Descriptive line

Relief, Istrian Stone, of the Virgin and Child with kneeling members of the Guild of the Misericordia, by Bartolomeo Buon, Italy (Venice), ca. 1445-50

Bibliographic References (Citation, Note/Abstract, NAL no)

Robinson, J. C., Letter of 24 October, 1883, The Times
Fiocco, G., "I Lamberti a Venezia: III, Imitatori e seguaci," Dedalo,viii, 1927-28
Fiocco, G., Rivista d'arte, xii, 1930, p. 155
Maclagan, E. and Longhurst, M., Catalogue of Italian Sculpture, London: Victoria and Albert, 1932, p. 100
Planiscig, L., "Die Bildhauer Venedigs in der ersten Hälfte des Quattrocento," Jahrbuch der Kunsthistorischen Sammlungen in Wien, iv, 1930, pp. 108-110
Seymour, C., Sculpture in Italy 1400-1500 (The Pelican History of Art), Harmondsworth, 1966, p. 103
Pope-Hennessy, J. assisted by Lightbrown, R., Catalogue of Italian Sculpture in the Victoria and Albert Museum, London, 1964, cat. 369
Wolters, W., La scultura veneziana gotica (1300-1460), Venice: Alfieri, 1976, cat. 250, pp. 290-291, fig. 831
Schulz, A., The Sculpture of Giovanni and Bartolomeo Bon and their Workshop, Philadelphia: Transactions of the American Philosophical Society, 1978, pp. 12-25, figs. 10-20
Schulz, A. , "Revising the History of Venetian Renaissance Sculpture: Niccolò and Pietro Lamberti," in Saggi e Memorie di Storia dell'Arte, 15, 1986, p. 12, n. 9
Williamson, P. (ed.) European Sculpture at the Victoria and Albert Museum,, London, 1996, pp. 74-75
Grevembroch in Monumenta Veneta ex antiques ruderibus Templorum, aliarumque Aedium Vetustate collapsarum collecta studio et cura Petri Gradonici Jacobi Sen: F. Anno MDCCLIV, MS in Biblioteca Correr, Venice, pars secunda, c. 43
Raggio, Olga, 'Catalogue of Italian Sculpture in the Victoria and Albert Museum', Art Bulletin vol.L, 1968, pp. 99
Sansovino, Francesco. Venetia citta nobilissima e singolare. Venice, 1663, pp. 285-6
Lorenzetti. Venezia e il su estuario. Venice, 1926, pp. 392-3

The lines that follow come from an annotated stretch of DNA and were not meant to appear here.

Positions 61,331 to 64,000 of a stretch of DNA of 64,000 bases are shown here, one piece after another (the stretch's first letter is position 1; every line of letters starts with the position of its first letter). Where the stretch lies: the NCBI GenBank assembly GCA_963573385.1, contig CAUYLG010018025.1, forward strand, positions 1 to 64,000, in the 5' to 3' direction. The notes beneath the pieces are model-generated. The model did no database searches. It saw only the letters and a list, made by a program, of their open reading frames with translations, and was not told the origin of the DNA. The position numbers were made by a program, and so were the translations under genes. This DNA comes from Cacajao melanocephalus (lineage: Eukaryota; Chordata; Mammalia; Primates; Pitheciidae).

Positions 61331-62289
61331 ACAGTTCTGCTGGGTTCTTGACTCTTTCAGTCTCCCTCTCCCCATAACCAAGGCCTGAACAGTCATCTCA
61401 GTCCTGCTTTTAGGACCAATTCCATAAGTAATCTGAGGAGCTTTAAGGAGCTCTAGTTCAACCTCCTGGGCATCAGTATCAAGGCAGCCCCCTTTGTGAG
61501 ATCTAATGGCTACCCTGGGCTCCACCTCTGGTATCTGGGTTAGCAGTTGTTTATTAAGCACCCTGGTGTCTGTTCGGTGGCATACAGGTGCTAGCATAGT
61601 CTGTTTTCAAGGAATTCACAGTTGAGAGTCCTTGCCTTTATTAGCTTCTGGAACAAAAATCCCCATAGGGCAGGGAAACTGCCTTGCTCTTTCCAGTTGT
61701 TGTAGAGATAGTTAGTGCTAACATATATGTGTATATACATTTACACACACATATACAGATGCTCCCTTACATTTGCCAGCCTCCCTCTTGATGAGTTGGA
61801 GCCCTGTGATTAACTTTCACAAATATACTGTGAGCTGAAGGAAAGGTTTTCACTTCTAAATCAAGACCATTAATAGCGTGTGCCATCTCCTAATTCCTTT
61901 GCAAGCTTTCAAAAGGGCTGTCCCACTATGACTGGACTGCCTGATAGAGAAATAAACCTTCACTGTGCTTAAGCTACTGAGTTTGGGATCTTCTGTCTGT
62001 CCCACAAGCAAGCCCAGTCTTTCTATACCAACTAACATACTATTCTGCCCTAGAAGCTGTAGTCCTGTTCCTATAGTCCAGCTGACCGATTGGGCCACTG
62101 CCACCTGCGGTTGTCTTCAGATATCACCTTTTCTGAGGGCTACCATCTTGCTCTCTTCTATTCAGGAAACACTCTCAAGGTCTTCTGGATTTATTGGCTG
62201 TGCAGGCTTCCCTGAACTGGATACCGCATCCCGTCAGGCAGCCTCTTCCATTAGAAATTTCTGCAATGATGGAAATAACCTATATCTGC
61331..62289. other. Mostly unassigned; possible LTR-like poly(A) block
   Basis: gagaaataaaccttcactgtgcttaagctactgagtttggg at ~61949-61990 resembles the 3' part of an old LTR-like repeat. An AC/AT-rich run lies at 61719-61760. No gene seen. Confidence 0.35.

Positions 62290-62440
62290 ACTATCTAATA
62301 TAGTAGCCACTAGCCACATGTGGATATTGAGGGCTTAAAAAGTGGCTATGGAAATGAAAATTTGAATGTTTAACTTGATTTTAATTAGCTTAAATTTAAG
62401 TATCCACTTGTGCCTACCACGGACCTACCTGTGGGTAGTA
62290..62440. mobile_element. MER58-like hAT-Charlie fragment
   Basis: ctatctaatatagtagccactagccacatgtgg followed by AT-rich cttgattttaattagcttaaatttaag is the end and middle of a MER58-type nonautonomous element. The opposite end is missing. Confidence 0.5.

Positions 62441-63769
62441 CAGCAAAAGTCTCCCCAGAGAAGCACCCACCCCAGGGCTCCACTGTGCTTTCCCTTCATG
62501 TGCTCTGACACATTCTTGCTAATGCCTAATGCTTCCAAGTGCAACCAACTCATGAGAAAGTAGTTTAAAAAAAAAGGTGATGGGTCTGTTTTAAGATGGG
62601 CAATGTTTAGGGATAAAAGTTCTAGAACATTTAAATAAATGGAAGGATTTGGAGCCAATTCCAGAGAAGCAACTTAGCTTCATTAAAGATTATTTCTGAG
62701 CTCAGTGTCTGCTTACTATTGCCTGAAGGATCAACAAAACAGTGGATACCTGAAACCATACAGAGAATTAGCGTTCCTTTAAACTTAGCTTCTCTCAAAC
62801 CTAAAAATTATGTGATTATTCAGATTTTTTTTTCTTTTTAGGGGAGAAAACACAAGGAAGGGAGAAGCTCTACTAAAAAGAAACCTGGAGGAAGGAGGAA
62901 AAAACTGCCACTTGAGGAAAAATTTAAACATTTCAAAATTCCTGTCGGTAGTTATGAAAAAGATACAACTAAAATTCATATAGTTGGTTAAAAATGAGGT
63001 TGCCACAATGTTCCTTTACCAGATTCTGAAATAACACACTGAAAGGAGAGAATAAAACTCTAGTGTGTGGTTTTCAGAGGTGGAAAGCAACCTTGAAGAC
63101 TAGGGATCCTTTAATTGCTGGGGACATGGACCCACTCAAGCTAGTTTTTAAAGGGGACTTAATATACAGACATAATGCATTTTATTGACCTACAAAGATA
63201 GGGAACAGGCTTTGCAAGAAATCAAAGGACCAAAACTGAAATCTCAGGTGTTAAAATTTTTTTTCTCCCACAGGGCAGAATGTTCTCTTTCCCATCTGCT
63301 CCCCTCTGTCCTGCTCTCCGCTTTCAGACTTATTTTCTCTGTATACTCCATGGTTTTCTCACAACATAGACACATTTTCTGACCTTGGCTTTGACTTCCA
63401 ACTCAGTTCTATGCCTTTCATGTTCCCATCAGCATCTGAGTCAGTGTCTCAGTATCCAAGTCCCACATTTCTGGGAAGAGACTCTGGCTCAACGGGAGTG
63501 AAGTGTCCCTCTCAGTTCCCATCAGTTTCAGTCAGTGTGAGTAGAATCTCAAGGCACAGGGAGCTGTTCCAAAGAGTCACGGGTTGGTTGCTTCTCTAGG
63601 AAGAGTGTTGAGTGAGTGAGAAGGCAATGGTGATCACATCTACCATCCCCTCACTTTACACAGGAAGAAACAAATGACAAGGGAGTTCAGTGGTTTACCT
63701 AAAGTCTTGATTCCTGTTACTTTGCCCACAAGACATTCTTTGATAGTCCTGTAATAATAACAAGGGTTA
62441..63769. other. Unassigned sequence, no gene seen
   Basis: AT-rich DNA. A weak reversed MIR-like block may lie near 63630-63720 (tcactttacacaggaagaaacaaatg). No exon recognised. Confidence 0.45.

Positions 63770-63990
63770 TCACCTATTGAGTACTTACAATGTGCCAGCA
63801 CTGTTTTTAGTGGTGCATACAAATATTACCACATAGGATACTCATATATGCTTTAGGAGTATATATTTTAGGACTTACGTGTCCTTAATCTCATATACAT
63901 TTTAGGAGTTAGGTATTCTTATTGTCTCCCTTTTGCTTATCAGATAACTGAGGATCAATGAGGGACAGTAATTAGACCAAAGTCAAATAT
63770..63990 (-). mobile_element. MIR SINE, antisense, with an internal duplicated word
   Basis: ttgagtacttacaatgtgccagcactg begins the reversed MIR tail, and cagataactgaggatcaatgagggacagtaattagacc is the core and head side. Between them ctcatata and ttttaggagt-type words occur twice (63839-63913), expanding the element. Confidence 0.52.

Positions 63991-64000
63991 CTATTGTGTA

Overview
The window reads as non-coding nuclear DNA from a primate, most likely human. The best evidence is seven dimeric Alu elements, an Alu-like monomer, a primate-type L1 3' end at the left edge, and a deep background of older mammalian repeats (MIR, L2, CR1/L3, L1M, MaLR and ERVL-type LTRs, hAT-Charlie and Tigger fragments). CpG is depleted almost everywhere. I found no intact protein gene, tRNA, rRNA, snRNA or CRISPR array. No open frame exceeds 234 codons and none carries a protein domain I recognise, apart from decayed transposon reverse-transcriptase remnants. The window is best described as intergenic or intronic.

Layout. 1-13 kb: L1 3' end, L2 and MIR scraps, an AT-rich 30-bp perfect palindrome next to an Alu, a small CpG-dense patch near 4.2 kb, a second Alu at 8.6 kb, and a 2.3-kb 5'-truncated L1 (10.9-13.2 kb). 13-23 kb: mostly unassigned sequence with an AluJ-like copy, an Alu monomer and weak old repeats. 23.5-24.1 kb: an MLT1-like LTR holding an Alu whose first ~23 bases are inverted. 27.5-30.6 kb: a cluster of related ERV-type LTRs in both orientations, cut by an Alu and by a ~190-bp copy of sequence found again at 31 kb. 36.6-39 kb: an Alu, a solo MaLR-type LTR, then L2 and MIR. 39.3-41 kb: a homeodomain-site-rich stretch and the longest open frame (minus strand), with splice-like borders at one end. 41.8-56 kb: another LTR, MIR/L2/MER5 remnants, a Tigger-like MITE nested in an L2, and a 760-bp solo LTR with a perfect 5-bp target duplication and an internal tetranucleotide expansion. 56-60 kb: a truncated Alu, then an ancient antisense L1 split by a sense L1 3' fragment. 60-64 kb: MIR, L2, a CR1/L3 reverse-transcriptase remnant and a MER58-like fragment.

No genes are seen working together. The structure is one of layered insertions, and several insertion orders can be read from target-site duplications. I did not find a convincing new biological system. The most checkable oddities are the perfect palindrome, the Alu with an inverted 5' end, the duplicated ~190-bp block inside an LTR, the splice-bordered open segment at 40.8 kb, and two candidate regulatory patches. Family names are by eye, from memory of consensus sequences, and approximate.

Venezia e le sue lagune. ii, pt. 2, Venice, 1847, pp. 287-8
Moschini. Nuova guida per Venezia. Venice, 1828, pp. 130
Il forestiere istruito nelle cose più pregevoli e curiose antiche e moderne della Città di Venezia. Venice, 1819, p. 322
La Venezia. 09/04/1882
Fiocco, Rivista d'Arte. XII, 1930, p. 155, fig. 6
Fiocco, G, 'I Lamberti a Venezia-iii, imitatori e seguaci', in Dedalo. VIII, 1927-8, fig, pp. 441-2
Perdrizet, La Vierge de Misercorde. 1908, p. 86, no. 38
Molmenti. Storia di Venezia nella Vita Privata. I, 1905, pp. 192-4
La scuola grande di San Marco. 1929, p. 24
Paoletti, E Il fiore di Venezia. iii, Venice, 1840, pp. 18-20
Paoletti, L'architecttura e la scultura….in Venezia. 1893, pp. 55-6, pl. viii, fig 2
Kraus, Geschicte der christliche Kunst. 1891, II, pt I, fig. 268
Cicognara, L. Storia della scultura dal suo Risorgimento in Italia fino al secolo di Canova. II, p. 171, pl. 39
List of Objects in the Art Division, South Kensington Museum acquired during the Year 1882. London, 1883, pp. 3
Plate 1, pp. 16, 18-21
Motture, P., Jones, E. and Zikos, D., ed. by, Carvings, Casts and Collectors: The Art of Renaissance Sculpture, London, 2013

Materials

Istrian stone

Subjects depicted

Angels; Mandorlas; Guilds; Trees, Fig; Robes; Scrolls (information artifacts); Prophets; Kings

Categories

Sculpture; Religion; Architecture

Collection

Sculpture Collection